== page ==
The compass depressors ofParacentrotus lividus (Echinodermata, Echinoida): ultrastructural and mechanical aspects of their variable tensility and contractility
- Cite this article as:
- Wilkie, I.C., Carnevali, C. & Bonasoro, F. Zoomorphology (1992) 112: 143. doi:10.1007/BF01633105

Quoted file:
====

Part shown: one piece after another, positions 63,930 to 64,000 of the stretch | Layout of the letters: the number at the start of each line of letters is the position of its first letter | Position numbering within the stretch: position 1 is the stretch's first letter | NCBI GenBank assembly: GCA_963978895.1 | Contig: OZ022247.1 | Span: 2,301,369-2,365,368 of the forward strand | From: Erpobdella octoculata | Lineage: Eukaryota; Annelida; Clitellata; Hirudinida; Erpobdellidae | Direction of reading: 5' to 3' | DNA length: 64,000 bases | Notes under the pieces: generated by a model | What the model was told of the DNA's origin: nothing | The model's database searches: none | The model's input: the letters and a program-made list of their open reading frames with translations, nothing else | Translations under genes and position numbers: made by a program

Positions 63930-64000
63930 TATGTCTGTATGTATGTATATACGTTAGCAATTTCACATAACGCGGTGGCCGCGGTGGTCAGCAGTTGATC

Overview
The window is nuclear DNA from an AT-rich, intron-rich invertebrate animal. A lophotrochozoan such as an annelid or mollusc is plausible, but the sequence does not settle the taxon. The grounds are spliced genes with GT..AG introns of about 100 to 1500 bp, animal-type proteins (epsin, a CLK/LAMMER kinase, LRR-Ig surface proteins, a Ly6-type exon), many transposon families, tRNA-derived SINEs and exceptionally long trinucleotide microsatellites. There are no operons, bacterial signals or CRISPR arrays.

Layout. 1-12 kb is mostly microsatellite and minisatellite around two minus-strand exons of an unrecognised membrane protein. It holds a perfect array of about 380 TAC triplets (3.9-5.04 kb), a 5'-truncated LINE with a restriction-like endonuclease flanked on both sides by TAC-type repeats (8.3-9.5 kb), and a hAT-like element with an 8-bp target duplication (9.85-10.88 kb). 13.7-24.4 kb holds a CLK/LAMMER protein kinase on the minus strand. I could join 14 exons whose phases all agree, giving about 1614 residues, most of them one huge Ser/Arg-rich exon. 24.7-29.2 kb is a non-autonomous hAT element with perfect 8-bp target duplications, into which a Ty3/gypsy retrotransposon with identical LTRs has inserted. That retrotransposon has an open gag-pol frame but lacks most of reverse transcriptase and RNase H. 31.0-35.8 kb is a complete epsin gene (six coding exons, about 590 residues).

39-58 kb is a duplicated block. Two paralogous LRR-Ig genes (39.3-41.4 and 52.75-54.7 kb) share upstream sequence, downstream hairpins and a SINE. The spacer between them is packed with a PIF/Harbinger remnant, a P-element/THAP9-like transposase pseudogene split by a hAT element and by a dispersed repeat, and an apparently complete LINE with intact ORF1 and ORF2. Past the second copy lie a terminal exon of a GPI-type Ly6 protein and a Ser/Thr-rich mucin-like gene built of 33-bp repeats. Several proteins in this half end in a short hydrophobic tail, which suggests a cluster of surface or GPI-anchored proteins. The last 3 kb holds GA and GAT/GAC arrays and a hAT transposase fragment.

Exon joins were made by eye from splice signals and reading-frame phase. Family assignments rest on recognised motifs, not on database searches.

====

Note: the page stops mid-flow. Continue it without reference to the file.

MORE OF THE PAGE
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The compass depressors are bands of soft tissue which connect the compass ossicles of the echinoid lantern to the inner edge of the test. They are essentially ligaments with on one side a thin layer of muscle cells. The ligamentous component consists mainly of a parallel array of collagen fibrils with interspersed 12 nm microfibrils. The most notable cellular constituents are granule-containing cell bodies and their processes which resemble the juxtaligamental cells that have been found in all echinoderm mutable collagenous tissues and which may control the tensility of these tissues. The muscle cells occupy about 8% of the total cross-sectional area of the compass depressor and are located in a richly innervated pseudostratified myoepithelium. When subjected to constant low loads in creep tests the compass depressor stretches to a fixed length beyond which there is no further extension. The length at this creep limit coincides with the maximum length to which the compass depressor is stretched by natural movements of the intact lantern. Stress-strain tests show that treatment with 1 mM acetylcholine or 100 mM K+ ions can increase reversibly the stiffness of the compass depressor to an extent that cannot be due to contraction of the myoepithelium, suggesting that the mechanical properties of the ligament are under physiological control. Tension-length data on the myoepithelium suggest that it generates a maximum active tension when the compass depressor is stretched to the creep limit. The implications of these results for the function of the compass depressors are discussed.